Every minute has a story to tell. Every hour has thousands of stories to tell. A discarded toy has a tale of its own, a broken glass has something to say, a ring on a woman’s finger, a gun in a case, a drink in a glass, a frown on a person’s forehead sitting across from you…..they all have a story to tell. WE ALL HAVE A STORY TO TELL. A STORY TO WRITE. Written words that can make others think, laugh, cry, moon or swoon. Your written words!
But how do you write a story?
Do you write using lyrical words? Do you use words that could put
Oxford and Webster dictionaries to shame? Do you write the end first for it is very dramatic? Or do you draw out the suspense till the last blood drawing second? Do you write in first person or in third? Questions, question and more questions.
Guess what? You are getting ahead of yourself. Before getting in the nitty gritty of writing or penning a story be sure you have a story. It does not in any way imply that you think it out to the
last word or a complete chapter by chapter breakdown before you start penning the first words. However think out a rough plot with decided protagonists. Know your heroes and villains and maybe even the in-betweens. In that fledgling idea there should be a journey, a character graph, plot progress, simply put - there should be a beginning, middle and an end.
How do you achieve all that I just mentioned above? By taking a mere whisper of a story idea mulling over it, questioning it, rethinking, making notes until you have a book in your head.
If a regimen helps find a quiet half an hour in your day, fetch your laptop or grab a notebook (whatever works for you) and simply stare in space while your imagination runs free. And in all that mental running, ideas will be born; character will take shape and finally find a voice.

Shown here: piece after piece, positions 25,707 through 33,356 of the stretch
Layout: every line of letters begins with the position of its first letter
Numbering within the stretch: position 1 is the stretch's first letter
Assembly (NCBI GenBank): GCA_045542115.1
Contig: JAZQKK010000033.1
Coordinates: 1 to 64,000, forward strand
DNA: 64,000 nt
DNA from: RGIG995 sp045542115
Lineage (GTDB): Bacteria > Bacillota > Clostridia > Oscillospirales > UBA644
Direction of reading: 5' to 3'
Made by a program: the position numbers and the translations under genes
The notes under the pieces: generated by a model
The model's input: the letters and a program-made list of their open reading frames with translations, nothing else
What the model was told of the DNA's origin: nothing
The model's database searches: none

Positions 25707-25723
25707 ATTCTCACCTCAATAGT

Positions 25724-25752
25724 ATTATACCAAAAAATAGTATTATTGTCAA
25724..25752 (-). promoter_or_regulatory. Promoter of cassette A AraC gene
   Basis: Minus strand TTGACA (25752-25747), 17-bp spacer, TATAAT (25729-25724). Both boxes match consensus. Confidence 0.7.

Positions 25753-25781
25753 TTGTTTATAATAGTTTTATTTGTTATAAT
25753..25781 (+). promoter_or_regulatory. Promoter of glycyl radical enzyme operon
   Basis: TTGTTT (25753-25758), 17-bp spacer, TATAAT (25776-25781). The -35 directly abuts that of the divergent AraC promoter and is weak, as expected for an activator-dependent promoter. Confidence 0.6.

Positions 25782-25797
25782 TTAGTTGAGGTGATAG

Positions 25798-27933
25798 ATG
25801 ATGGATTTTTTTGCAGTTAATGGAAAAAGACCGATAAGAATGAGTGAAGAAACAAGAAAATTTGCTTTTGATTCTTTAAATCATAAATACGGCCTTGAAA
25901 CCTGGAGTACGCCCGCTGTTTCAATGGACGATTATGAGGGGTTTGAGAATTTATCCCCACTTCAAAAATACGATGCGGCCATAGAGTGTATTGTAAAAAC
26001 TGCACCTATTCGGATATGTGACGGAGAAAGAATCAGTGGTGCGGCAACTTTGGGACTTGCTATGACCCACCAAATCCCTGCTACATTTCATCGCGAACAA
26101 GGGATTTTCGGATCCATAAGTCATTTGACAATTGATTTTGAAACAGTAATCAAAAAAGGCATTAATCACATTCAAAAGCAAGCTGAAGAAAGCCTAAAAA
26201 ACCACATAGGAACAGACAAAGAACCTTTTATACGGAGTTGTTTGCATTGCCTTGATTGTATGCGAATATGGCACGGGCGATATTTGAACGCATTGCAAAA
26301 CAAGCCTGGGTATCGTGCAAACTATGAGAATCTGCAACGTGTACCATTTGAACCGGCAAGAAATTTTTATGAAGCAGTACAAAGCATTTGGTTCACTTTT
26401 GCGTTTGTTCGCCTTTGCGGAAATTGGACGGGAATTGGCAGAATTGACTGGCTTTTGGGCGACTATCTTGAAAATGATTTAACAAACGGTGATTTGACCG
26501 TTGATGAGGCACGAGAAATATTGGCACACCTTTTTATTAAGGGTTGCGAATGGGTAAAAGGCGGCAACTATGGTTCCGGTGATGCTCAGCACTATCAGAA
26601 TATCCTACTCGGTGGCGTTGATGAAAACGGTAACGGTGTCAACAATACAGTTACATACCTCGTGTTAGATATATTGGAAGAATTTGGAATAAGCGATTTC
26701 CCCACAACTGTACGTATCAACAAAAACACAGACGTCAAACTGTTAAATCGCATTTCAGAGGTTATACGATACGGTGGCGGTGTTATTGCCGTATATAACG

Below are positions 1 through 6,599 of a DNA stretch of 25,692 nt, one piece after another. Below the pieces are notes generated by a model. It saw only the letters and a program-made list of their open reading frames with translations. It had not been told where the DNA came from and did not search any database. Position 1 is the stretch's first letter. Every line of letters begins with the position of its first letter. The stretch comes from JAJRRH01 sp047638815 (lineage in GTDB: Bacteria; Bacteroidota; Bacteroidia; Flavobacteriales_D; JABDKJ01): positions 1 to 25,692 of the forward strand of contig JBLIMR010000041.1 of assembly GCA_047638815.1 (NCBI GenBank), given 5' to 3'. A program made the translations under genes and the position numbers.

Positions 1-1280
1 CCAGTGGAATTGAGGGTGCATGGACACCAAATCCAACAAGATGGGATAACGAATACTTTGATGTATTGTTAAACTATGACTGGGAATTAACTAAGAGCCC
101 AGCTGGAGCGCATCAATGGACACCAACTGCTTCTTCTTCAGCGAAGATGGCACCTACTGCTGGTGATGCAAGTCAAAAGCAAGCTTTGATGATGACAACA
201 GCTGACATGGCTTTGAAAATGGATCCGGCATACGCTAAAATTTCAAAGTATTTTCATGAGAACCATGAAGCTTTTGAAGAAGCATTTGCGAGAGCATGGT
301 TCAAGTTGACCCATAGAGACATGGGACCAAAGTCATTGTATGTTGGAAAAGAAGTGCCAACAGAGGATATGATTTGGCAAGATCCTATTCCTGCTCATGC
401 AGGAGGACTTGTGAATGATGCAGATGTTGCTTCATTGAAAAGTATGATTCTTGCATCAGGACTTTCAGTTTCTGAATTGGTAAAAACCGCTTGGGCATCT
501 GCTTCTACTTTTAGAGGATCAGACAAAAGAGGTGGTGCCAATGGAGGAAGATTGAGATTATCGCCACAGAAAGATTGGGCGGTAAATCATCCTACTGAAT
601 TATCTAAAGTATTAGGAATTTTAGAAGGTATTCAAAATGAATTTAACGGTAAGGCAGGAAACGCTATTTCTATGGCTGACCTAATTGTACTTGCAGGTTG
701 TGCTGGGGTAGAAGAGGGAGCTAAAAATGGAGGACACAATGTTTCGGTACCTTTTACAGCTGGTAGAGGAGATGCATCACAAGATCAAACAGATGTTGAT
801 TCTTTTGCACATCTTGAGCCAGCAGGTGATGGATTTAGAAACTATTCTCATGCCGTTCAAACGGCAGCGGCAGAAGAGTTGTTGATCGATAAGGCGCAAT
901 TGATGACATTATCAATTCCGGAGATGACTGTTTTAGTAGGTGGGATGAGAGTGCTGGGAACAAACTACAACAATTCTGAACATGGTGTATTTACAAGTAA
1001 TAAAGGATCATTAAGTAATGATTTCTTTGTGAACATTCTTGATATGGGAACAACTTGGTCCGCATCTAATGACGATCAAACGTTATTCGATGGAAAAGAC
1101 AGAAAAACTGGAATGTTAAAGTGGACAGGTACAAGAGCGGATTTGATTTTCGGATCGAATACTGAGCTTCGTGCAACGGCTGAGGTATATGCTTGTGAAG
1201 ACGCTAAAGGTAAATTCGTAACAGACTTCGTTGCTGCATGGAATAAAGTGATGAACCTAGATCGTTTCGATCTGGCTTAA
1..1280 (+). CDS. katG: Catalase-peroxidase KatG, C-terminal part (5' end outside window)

And then I’m sure there are some like I am who never have to find that quiet half an hour. My characters and scene ideas stalk me through out the day and are obviously manic insomniacs for they find a way in my dreams too. :)
Anyway getting back to business. Telling a story is easy, writing it to make publication worthy is TOUGH! But tough in no way implies IMPOSSIBLE. It only means writing a tale, especially when no one is holding a gun to your head or twisting your arm, requires the prolonged use of the three P’s. Practice! Patience!
Perseverance! (I will keep changing the order of these three Ps to make a better point.)
There are certain questions that are important to any story and you as a creator/author should know and ask these questions of your
characters, of your plot. These questions and answers will be your reference guide through this epic and very personal journey. However, do not loose sight of one rule. No pressures! Only - perseverance! practice! patience! If Rome wasn’t built in a day why should your book get there sooner? :)
Okay let’s go for the jugular. Every author must have an exhaustive list of questions to ask of himself when a story idea starts taking roots in his/her head. You are probably thinking that what are these imperative questions? Who am I asking them? Why am I asking them? What am I trying to find out with these questions? Where am I going with all that information?
Let’s go a little deeper. The questions an author needs to have answers to are probably the following:
WHO? WHO are your characters in the story? WHO is your target audience for this story? Nowadays when you write a book you no longer write it simply for something as general as readers, you write it for a‘target audience’ or a specific ‘genre’. The very word ‘target’ implies a section - of a certain kind of reader base, decided by age, gender, location, preferences and other factors. Target Audience and Genre are topics I will cover in a separate post.
‘Target audience’ and ‘genre’ will not only help your publisher or agent market your book better it also helps you as an author to make a few decisions, a few very important decisions; about the
language of the book, length of the book and all that might happen and to what degree in your story. The no-brainer example being cuss words. In a book meant for children you will abstain from any kind of colorful language, for a young adult book you can maybe get away by writing ‘sucker’ but not ‘fucker’ and for an adult novel you can go full throttle with all the ‘bleep’, ‘bleep’, ‘bleeps’ in the world (not that you have to). Anyhow getting back to the topic in hand –